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? S ' emews^L 1 ;??/ by Julia Alvarez Algonquin, 309 pp., 1997, $18.95 Julia Alvarez' first two novels, How the Garcia Girls Lost Their Accents and In the Time of the Butterflies, explore with pathos and humor the political plight of two Dominican families, the Garcías and the Mirabals . ¡Yol is a less politically charged continuation of the Garcia saga, but the Garcías do find a spy of sorts in their midst: Yolanda García, more familiarly known as "Yo." Yo is a writer who uses her own family as fictional fodder. This, of course, causes the Garcías much distress and confusion; her sisters find themselves inadvertently quoting their characters, and her mother threatens to sue her. But Yo's encounters with her family are only a small part of the story. The novel, which spans Yo's life from her childhood to the present, is a collection of observations about Yo from family, friends, lovers, and even a stalker. The portrait that emerges is of a woman who carelessly plunges into several marriages , yet gingerly and patiently forges a complicated relationship with her stepdaughter. The Yo that is described in the first half of the novel is infuriating and ingratiating, honest in her writing but often dishonest in life. Unfortunately, Alvarez does not sustain this multidimensional characterization of Yo. Yo's encounters with her domestically abused landlady and an illiterate Dominican farmer are resolved too neatly; her ability to help them turn their lives completely around seems out of character for a woman whose own life is constantly in chaos. Such easy resolutions are also a somewhat contrived means of presenting Yo as a sympathetic character. Yet what makes Yo so engaging for the majority of the novel is that she isn't saintly; her artistic gift doesn't grant her moral authority over others. Also troubling is that Yo is the most static character in the novel. One of the strengths of Alvarez' previous works was her deft handling of many speakers whose points of view both reinforced and contradicted one another, resulting in stories which were at once personal and sweeping. In comparison, ¡Yo! is an entertaining read and an interesting examination of the personal toll writing takes on those who find their own lives fictionalized, but the novel ultimately lacks the lingering emotional impact of Alvarez' prior work. (KL) 206 · The Missouri Review A Crime in the Neighborhood by Suzanne Berne Algonquin, 1997, 285 pp., $17.95 This startling debut novel presents a wholesome neighborhood in Maryland as a microcosm of the Watergate Era. The protagonist, Marsha, is an eerily observant ten year old whose peculiar misinterpretations of the problems surrounding her are byproducts of this time of calamitous social change. Though the book's title primarily refers to the murder of a twelve-year-old boy from Marsha's presumably safe community, it also describes a multitude of other events that take place in the course of the novel: Marsha's father's affair with her eccentric aunt; his neglect of the family at a time when everything around them seems to be failing apart; and the scandals occurring right around the corner in Washington , D.C., which provide a backdrop for the story. A naive child surrounded by symbols of domestic and political turmoil, Marsha is overwhelmed by the question , "Why do people hurt each other?" Fascinated and frustrated with the confusing mechanics of pain, she records clues concerning the murder and other neighborhood "crimes" in a painstakingly detailed notebook. Recalling the start of this project, she remarks, "I had never realized our house contained so many damaged things. Soon it seemed I couldn't look at anything without finding something wrong with it." This statement foreshadows the paranoia with which Marsha comes to view her entire neighborhood, as she dedicates herself to monitoring the trivial activities of particular neighbors. The adults in this story, much like Marsha, are propelled by fierce determination and a lack of understanding . When news of the boy's murder breaks, several fathers establish a "Night Watch," in which they take turns patrolling the community in a futile search for evidence . Marsha's next door neighbor...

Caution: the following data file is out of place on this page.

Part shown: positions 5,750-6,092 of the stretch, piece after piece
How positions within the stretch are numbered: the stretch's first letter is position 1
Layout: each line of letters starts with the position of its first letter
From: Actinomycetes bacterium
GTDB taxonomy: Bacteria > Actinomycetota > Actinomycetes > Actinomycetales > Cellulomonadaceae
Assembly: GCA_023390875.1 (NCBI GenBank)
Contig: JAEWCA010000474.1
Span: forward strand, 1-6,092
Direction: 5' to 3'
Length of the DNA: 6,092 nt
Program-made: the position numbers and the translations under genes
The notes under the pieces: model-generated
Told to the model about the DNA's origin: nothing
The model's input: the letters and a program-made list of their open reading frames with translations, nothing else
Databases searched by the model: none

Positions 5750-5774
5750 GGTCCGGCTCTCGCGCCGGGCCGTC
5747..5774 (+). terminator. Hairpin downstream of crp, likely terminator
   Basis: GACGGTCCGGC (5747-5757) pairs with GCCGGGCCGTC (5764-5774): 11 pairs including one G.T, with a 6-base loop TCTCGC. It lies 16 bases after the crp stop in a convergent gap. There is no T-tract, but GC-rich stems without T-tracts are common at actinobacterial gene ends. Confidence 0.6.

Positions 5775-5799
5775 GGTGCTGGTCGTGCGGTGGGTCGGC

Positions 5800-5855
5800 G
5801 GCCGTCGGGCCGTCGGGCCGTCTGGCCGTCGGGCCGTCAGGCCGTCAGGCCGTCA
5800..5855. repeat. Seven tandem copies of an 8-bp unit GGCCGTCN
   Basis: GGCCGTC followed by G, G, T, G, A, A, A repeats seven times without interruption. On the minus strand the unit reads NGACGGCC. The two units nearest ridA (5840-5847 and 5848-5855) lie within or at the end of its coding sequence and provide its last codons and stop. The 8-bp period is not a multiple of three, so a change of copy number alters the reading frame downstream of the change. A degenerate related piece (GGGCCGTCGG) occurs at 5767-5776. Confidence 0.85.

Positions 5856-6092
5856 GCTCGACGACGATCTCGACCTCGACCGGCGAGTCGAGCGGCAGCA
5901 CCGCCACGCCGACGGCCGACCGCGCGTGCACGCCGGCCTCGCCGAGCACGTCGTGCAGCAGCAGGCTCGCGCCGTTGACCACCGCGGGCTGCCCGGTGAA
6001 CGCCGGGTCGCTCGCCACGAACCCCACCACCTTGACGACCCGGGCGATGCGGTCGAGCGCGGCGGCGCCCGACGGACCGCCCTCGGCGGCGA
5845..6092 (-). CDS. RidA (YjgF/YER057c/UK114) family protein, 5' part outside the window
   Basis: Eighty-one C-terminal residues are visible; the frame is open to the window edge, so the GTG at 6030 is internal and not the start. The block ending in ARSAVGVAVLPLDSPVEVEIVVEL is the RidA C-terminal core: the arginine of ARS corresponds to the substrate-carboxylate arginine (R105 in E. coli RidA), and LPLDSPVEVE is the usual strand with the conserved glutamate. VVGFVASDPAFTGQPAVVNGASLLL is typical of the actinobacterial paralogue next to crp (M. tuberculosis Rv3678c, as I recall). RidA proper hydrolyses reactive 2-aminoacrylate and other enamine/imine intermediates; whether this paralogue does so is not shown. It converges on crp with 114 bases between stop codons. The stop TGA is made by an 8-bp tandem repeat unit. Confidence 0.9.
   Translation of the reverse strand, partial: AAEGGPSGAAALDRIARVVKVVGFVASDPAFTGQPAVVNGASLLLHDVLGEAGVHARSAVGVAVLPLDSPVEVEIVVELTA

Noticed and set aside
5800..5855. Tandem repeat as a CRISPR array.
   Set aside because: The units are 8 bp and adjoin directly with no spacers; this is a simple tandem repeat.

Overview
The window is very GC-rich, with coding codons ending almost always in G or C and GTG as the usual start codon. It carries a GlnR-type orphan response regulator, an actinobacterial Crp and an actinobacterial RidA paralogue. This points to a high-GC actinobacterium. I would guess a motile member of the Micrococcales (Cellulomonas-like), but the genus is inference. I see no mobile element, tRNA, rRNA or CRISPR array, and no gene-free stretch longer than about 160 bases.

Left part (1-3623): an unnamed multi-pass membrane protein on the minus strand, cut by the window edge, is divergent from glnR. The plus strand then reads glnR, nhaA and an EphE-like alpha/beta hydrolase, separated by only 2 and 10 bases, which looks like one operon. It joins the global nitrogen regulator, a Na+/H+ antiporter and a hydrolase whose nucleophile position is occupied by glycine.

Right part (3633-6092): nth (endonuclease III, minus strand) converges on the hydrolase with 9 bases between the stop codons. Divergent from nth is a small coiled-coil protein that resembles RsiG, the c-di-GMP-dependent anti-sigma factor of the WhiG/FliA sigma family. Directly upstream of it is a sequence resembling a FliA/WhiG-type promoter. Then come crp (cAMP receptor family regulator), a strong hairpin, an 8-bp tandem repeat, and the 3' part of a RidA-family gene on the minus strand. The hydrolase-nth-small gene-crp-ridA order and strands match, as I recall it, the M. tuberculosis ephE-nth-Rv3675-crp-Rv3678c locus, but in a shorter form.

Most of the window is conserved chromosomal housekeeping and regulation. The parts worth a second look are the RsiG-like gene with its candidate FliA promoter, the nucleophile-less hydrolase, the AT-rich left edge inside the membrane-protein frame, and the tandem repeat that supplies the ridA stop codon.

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pp. 206-219
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